PRICE:
$22.00
IN STOCK
ARTIST
TITLE
Pre/Post: A Collection 2016-2018
FORMAT
LP

LABEL
CATALOG #
HARB 204LP HARB 204LP
GENRE
RELEASE DATE
11/22/2019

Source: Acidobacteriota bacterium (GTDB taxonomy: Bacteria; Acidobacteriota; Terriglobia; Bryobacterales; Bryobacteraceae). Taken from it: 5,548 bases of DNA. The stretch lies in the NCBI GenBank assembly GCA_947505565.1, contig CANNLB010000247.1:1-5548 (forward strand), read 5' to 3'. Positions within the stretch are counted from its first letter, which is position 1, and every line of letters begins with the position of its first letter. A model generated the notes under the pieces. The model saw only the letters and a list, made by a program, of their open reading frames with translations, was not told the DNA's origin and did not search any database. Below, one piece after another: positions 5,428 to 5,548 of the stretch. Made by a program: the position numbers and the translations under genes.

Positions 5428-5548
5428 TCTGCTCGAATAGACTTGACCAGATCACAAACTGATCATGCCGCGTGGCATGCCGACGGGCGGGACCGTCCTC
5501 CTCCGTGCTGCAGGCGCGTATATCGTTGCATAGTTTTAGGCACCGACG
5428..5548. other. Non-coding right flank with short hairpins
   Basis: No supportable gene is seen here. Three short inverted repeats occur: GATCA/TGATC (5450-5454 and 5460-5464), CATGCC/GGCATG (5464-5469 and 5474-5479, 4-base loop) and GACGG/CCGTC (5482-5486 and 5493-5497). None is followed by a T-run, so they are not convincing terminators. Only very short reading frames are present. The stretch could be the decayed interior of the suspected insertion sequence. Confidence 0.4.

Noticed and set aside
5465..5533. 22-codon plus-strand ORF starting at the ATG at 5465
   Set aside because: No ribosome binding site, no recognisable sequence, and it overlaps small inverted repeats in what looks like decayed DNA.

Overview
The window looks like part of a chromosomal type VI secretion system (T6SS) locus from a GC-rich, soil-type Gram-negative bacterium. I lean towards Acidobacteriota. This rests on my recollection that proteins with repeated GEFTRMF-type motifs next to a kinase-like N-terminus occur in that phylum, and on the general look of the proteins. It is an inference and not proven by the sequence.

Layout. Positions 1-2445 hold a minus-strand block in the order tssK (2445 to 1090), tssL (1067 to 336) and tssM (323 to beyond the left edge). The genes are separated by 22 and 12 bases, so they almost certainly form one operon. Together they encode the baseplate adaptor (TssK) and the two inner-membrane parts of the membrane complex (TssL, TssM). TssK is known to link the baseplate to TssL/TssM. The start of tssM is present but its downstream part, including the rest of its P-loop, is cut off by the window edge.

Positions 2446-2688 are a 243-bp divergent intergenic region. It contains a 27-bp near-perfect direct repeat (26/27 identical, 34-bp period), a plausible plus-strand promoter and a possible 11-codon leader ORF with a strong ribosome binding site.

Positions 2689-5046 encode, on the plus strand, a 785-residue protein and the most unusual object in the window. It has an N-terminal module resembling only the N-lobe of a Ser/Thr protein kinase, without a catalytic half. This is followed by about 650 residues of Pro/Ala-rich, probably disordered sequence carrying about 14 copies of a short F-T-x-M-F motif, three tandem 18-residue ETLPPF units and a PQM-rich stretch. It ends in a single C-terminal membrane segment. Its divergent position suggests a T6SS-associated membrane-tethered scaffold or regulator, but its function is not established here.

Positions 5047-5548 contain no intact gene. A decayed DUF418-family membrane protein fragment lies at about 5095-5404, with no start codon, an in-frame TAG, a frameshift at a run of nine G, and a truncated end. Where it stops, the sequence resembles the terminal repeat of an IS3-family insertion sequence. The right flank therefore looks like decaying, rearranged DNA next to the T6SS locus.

This collection of scarce and sought-after recordings was originally released by Louder Than War and sold out pretty much straight away. Girls In Synthesis have quickly forged a fearsome reputation as one of the most exciting and volatile live acts in London. In equal parts frantic, considered, ear-splitting and melodic. Pre/Post sees Girls In Synthesis compile their three previous EP releases and also sees inclusion of their debut single The Mound/Disappear, never released before on vinyl. Experimentation has seen them transgress the punk bracket into something more original and unique while stage shows present a complete and controlled spectacle, with the group moving from playing on stage to dragging equipment into the audience, desperately trying to remove the group/audience barrier. Their explosive shows have seen them hand-picked for support slots with bands as disparate as Bad Breeding, Slaves, Pigs Pigs Pigs Pigs Pigs Pigs Pigs, Wolf Alice, Warmduscher, and Damo Suzuki. The lopsided, fuzz groove of "Disappear" rubs shoulders with the bass-driven, future crowd favorite "The Mound" to add up to a frantic and stripped-back, stunning calling card. Follow up EP Suburban Hell saw the group develop the sonic aspects of their music, with the harshness ramped up and subtle but powerful production aspects pushing songs like "Suburban Hell" and "Phases" into harsh, noise-punk territory. Second EP, We Might Not Make Tomorrow, added a slight melodic edge to the previous aural bludgeon, whilst the lyrics to songs like the title track, "Sentient" and "Tainted" explore deeper issues such as the threat of nuclear war, animal cruelty and the outcome of the USA presidential election. The third EP, Fan The Flames, further presses into deeper lyrical territory, with songs focusing on government neglect, anxiety, and mental health issues. The production receives even further toughening up and also features the group's first foray into spoken word in "Howling", albeit with a glitchy, unmusical, harsh noise backdrop.